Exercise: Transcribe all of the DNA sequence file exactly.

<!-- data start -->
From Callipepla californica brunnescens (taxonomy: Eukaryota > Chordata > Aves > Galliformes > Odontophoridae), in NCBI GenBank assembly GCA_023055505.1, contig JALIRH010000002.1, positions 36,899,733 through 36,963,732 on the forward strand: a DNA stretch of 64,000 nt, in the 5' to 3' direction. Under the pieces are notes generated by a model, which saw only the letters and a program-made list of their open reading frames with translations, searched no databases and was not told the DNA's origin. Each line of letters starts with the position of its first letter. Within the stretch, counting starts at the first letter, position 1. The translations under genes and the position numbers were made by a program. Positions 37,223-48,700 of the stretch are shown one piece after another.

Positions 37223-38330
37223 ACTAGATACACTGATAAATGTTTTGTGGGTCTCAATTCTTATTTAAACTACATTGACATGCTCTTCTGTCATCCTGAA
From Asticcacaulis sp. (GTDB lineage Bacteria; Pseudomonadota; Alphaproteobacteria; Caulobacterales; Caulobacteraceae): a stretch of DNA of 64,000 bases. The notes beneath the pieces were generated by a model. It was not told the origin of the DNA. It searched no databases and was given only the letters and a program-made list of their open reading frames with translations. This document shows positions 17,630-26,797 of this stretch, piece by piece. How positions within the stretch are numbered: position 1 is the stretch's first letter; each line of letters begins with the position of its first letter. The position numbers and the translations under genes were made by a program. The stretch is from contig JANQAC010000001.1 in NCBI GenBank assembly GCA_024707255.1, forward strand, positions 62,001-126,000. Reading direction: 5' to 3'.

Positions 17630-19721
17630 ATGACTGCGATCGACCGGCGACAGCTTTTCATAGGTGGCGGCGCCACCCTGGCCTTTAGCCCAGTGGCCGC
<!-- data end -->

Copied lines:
From Callipepla californica brunnescens (taxonomy: Eukaryota > Chordata > Aves > Galliformes > Odontophoridae), in NCBI GenBank assembly GCA_023055505.1, contig JALIRH010000002.1, positions 36,899,733 through 36,963,732 on the forward strand: a DNA stretch of 64,000 nt, in the 5' to 3' direction. Under the pieces are notes generated by a model, which saw only the letters and a program-made list of their open reading frames with translations, searched no databases and was not told the DNA's origin. Each line of letters starts with the position of its first letter. Within the stretch, counting starts at the first letter, position 1. The translations under genes and the position numbers were made by a program. Positions 37,223-48,700 of the stretch are shown one piece after another.

Positions 37223-38330
37223 ACTAGATACACTGATAAATGTTTTGTGGGTCTCAATTCTTATTTAAACTACATTGACATGCTCTTCTGTCATCCTGAA
From Asticcacaulis sp. (GTDB lineage Bacteria; Pseudomonadota; Alphaproteobacteria; Caulobacterales; Caulobacteraceae): a stretch of DNA of 64,000 bases. The notes beneath the pieces were generated by a model. It was not told the origin of the DNA. It searched no databases and was given only the letters and a program-made list of their open reading frames with translations. This document shows positions 17,630-26,797 of this stretch, piece by piece. How positions within the stretch are numbered: position 1 is the stretch's first letter; each line of letters begins with the position of its first letter. The position numbers and the translations under genes were made by a program. The stretch is from contig JANQAC010000001.1 in NCBI GenBank assembly GCA_024707255.1, forward strand, positions 62,001-126,000. Reading direction: 5' to 3'.

Positions 17630-19721
17630 ATGACTGCGATCGACCGGCGACAGCTTTTCATAGGTGGCGGCGCCACCCTGGCCTTTAGCCCAGTGGCCGC